Moscow has lodged a protest with Washington, accusing US officials of tearing down Russian flags from two of its diplomatic missions in the country, the foreign ministry said today. In late August, the United States ordered Russia to close its consulate in San Francisco and two other installations as relations between the two former Cold War enemies took another dive. "Yesterday we learnt about a new ... hostile act of the US authorities against our diplomatic missions," foreign ministry spokeswoman Maria Zakharova told reporters today, warning that Moscow would retaliate. She said Russian flags "had been torn off the buildings of Russia's trade mission in Washington and the general consulate in San Francisco," she said, Russian news agencies reported. "Obviously the Russian side has never agreed to its flags being removed," she added, calling the removal "a violation of a Russian state symbol." "The Russian side will decide on retaliatory measures," Zakharova said. Earlier Russia's envoy to Washington Anatoly Antonov said he had sent a "decisive protest" to the US over the removed flags. "Such steps only complicate US-Russian dialogue," he said in televised remarks. "We demand an immediate end to the takeover of our property in the US which is accompanied by offensive actions," Antonov added. Moscow had previously accused the United States of searching its missions and diplomatic staff's accommodation. Washington ordered the shutdown of the Russian diplomatic missions in a retaliatory move after the Kremlin demanded the US slash staff numbers at its missions in Russia. The latest diplomatic spat is the latest twist in tortured ties between the US and Russia, which have slumped to their lowest point since the Cold War following the Kremlin's seizure of Crimea from Ukraine in 2014. The West slapped punishing sanctions on Russia over its meddling in its ex-Soviet neighbour, sparking a revenge embargo from Moscow against agricultural products.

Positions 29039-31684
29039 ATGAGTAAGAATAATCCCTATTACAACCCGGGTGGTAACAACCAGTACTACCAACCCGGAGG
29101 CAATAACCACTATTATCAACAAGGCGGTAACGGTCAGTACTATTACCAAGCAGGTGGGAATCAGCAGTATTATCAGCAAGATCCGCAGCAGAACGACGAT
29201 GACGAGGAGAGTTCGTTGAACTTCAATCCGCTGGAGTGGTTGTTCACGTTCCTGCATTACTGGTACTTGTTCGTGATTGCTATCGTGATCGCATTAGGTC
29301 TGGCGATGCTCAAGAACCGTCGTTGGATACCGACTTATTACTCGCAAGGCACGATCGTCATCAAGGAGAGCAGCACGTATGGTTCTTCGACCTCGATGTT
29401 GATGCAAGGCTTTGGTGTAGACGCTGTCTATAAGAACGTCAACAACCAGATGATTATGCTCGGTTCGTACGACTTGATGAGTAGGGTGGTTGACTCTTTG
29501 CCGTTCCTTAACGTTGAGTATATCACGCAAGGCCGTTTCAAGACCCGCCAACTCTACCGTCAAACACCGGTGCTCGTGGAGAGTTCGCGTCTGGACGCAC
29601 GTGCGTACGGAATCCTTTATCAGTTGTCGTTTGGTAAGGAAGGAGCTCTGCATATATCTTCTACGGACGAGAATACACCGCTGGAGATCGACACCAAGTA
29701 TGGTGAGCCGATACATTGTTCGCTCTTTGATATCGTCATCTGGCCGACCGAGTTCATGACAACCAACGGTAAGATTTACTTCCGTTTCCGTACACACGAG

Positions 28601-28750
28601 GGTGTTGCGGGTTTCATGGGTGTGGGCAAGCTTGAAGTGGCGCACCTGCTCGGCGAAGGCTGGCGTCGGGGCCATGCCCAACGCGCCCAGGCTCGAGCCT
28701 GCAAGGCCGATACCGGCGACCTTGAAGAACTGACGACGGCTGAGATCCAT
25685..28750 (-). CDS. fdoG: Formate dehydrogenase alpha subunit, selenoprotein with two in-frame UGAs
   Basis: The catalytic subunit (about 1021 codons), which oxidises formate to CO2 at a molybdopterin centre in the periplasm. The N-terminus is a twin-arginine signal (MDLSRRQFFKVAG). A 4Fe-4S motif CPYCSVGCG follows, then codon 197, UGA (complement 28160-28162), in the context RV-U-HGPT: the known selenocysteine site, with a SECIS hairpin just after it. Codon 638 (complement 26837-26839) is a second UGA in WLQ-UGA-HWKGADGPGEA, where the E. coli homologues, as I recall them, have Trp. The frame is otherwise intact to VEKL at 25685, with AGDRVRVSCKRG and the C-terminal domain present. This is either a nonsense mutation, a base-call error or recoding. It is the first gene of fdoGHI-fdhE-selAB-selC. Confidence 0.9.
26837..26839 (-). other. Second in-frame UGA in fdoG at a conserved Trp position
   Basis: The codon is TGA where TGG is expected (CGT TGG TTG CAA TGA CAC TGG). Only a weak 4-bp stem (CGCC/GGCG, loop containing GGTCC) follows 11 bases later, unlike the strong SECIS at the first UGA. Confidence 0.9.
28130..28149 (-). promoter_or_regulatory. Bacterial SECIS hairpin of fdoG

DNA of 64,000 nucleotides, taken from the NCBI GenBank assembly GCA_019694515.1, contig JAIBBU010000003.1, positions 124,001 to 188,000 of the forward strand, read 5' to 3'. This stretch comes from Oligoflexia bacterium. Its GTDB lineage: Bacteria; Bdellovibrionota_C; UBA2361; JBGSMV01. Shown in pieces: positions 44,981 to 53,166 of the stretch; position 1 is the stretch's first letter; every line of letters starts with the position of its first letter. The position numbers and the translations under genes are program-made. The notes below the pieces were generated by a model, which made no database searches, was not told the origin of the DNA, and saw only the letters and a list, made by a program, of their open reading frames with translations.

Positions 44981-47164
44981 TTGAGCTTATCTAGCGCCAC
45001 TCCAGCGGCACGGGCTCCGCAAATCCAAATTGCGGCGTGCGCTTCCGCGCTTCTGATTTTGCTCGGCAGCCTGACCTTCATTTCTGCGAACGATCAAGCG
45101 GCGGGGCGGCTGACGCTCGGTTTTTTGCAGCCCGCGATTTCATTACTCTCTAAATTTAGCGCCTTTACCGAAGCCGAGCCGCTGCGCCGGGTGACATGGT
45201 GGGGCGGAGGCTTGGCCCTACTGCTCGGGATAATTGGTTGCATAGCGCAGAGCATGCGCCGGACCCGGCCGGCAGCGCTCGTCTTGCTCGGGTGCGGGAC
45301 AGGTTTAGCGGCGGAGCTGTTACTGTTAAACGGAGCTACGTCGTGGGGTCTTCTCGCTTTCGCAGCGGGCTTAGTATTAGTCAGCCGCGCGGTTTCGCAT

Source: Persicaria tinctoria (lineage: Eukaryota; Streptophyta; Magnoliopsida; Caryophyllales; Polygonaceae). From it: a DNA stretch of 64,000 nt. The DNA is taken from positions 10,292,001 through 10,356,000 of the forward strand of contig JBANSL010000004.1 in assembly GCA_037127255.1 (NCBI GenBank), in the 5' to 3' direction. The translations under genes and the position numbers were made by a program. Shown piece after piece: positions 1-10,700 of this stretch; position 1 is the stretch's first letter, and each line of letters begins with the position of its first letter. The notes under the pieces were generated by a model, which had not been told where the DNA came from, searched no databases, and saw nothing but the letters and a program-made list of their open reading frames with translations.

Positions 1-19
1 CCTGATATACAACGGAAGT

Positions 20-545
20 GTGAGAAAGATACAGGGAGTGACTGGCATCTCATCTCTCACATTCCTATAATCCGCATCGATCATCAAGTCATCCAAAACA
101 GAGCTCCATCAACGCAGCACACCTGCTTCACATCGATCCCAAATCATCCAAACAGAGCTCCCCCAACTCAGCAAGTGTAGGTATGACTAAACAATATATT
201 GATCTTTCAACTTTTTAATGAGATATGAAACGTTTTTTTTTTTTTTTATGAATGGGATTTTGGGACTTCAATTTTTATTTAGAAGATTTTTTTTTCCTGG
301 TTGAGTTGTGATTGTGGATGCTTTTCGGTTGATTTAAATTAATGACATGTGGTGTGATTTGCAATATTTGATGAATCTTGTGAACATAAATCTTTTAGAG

(This story has not been edited by Business Standard staff and is auto-generated from a syndicated feed.)